Northern Ireland

SAS man’s Coagh inquest jail sentence quashed and replaced with £5,000 fine

Former British soldier who refused to attend inquest into British army killing of IRA members recently referred to PPS

SAS shooting of three IRA men, including the cousin of first minister Michelle O’Neill, was justified, coroner finds
The scene of the SAS shooting of three IRA men in Coagh, Co Tyrone, in 1991

A former SAS soldier who refused to give evidence at an inquest into the killing of three IRA members has had a six-month sentence for contempt of court quashed and replaced by a £5,000 fine.

The former squaddie, known as Soldier F, who was involved in planning the ambush and who fired eight shots, was sentenced at Edinburgh Court of Session earlier this year.

Earlier this week it emerged that he is one of several soldiers reported by a coroner to the Director of Public Prosecutions in relation to the planning of the operation.

He had been called to give evidence at the inquest into the killing of three IRA men in Coagh, Co Tyrone, in June 1991 but refused to attend.

East Tyrone IRA members Pete Ryan, Lawrence McNally and Tony Doris died after an SAS team raked their car with gunfire.

(l-r) Tony Doris, Peter Ryan and Lawrence McNally died in an SAS ambush in 1991 
(l-r) Tony Doris, Pete Ryan and Lawrence McNally died in an SAS ambush in 1991 

The three IRA men are believed to have been on their way to shoot a UDR soldier before they were shot.

A petition was later made to the Scottish court by the presiding coroner in the north, Michael Humphreys, who heard the Coagh inquest, and who is a High Court judge.

Several former soldiers and RUC members have provided evidence to the inquest, which is in its closing stages.

Last year the coroner ruled that Soldier F should give oral evidence because of his importance in dealing with issues central to the inquest.

Despite providing a witness statement, Soldier F said he would not appear voluntarily to testify and face cross-examination.

He denied any wrongdoing but expressed concern that he could be referred to the Director of Public Prosecutions and ultimately face criminal proceedings.

Last week a three-judge panel quashed Soldier F’s six-month sentence and replaced it with a £5,000 fine.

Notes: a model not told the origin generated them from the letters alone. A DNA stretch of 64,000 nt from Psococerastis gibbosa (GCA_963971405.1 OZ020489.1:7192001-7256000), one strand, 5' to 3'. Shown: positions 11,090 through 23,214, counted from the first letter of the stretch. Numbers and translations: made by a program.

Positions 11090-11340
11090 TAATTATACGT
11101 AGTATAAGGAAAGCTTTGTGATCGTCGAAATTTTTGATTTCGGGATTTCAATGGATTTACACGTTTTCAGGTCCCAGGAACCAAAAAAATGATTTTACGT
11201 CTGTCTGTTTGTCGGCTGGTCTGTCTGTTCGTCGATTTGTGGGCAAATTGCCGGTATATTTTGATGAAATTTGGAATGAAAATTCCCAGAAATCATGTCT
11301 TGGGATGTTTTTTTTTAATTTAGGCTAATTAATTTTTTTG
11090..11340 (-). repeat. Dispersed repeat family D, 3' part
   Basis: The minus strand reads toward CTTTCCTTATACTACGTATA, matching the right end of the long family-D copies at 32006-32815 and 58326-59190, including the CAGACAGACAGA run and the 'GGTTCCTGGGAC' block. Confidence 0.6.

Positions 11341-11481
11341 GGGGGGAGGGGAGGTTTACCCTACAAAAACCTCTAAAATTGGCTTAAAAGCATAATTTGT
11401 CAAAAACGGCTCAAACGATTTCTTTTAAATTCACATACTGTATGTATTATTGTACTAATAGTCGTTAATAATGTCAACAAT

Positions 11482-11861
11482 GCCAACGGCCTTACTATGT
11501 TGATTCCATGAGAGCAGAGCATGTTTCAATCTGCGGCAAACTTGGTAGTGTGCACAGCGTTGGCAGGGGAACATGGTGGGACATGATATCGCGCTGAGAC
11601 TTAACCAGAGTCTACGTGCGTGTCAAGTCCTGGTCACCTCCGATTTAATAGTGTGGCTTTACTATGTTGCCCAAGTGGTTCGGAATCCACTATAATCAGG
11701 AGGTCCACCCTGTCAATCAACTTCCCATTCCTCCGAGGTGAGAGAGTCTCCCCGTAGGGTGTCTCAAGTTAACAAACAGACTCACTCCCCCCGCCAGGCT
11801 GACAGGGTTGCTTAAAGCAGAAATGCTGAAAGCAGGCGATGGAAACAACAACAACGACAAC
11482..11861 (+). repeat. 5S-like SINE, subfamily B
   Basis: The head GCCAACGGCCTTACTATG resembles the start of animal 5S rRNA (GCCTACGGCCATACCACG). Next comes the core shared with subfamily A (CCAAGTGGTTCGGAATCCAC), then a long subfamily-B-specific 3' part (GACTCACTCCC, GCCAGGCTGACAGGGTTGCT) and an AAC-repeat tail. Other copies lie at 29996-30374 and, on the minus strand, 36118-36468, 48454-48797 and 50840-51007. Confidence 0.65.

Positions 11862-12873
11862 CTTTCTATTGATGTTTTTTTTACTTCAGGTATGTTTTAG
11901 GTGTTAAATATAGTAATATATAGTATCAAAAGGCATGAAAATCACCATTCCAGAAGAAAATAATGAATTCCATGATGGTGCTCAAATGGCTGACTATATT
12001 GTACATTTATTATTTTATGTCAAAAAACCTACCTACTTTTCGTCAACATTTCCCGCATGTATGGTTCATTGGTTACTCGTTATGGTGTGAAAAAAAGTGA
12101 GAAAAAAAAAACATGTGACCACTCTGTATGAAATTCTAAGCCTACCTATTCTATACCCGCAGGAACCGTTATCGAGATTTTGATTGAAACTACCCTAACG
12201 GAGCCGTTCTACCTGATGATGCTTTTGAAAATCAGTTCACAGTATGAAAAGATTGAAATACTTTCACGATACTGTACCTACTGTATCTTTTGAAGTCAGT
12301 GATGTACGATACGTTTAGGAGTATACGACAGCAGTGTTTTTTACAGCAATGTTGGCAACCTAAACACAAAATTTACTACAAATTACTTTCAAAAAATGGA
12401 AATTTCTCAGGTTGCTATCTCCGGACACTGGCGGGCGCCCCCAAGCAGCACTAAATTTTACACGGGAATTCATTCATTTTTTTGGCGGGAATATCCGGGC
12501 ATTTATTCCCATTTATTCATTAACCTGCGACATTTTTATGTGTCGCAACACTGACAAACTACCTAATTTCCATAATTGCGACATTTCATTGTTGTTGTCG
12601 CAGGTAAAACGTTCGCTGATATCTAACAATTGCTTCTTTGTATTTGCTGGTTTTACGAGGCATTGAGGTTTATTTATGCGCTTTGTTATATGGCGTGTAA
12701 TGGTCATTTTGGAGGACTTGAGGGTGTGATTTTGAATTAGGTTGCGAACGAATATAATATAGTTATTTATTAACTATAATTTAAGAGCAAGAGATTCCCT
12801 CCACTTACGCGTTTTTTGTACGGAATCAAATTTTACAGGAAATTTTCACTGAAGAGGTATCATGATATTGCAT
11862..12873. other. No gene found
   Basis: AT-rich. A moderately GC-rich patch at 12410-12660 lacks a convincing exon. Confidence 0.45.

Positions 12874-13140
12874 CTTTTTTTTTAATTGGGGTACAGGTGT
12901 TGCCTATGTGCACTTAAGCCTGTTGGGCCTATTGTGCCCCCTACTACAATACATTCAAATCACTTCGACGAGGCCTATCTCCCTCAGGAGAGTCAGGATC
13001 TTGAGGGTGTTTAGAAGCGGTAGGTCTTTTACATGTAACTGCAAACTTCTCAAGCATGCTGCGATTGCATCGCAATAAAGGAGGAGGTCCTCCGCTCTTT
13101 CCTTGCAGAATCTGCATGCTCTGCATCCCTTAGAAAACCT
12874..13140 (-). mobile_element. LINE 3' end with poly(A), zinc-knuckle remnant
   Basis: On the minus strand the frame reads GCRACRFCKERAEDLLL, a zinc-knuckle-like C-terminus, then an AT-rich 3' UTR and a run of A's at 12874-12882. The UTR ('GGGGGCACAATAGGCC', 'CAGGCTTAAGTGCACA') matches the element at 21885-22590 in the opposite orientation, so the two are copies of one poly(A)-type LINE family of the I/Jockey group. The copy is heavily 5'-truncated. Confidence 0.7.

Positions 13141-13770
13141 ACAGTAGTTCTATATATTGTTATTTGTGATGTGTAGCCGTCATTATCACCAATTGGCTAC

In a written judgment reference was made to a series of health concerns it is claimed Soldier F suffers from.

The court panel said “it seems clear that there was indeed a direct relationship between the significant mental health difficulties from which the respondent suffers and the circumstances which led to the contempt of court”.

“His condition has been consistently diagnosed as PTSD, severe depression and anxiety, characterised inter alia by regular and intrusive flashbacks and nightmares of a highly distressing nature, hypervigilance against potential sources of danger (he refers to sitting in an alcove at home, where he has a clear view of the street), an inability to socialise and living a reclusive lifestyle, in constant fear of reprisals”.

Separately, it emerged this week that Soldier F is also one of four former British soldiers who have been referred to the Director of Public Prosecutions by the coroner in relation to the Coagh inquest.

Earlier this week the Ryan and Doris families welcomed a decision to make a report to the Director of Public Prosecutions under the Justice (NI) Act 2002 “on the basis that criminal offences may have been committed in relation to the planning of the operation”, their legal team said.

Under the Justice (NI) Act 2002 act, a coroner can refer a matter to the director of public prosecutions if it appears “to disclose that an offence may have been committed”.

Pádraig Ó'Muirigh, of Ó'Muirigh Solicitors, said said this is linked to “the conduct of Soldiers M, N, E and relation to the planning of the operation”.

“He has also decided to exercise his discretion to refer the conduct of Soldiers E and U to the PPS in respect of the destruction of a video recording of the incident,” Mr Ó'Muirigh added.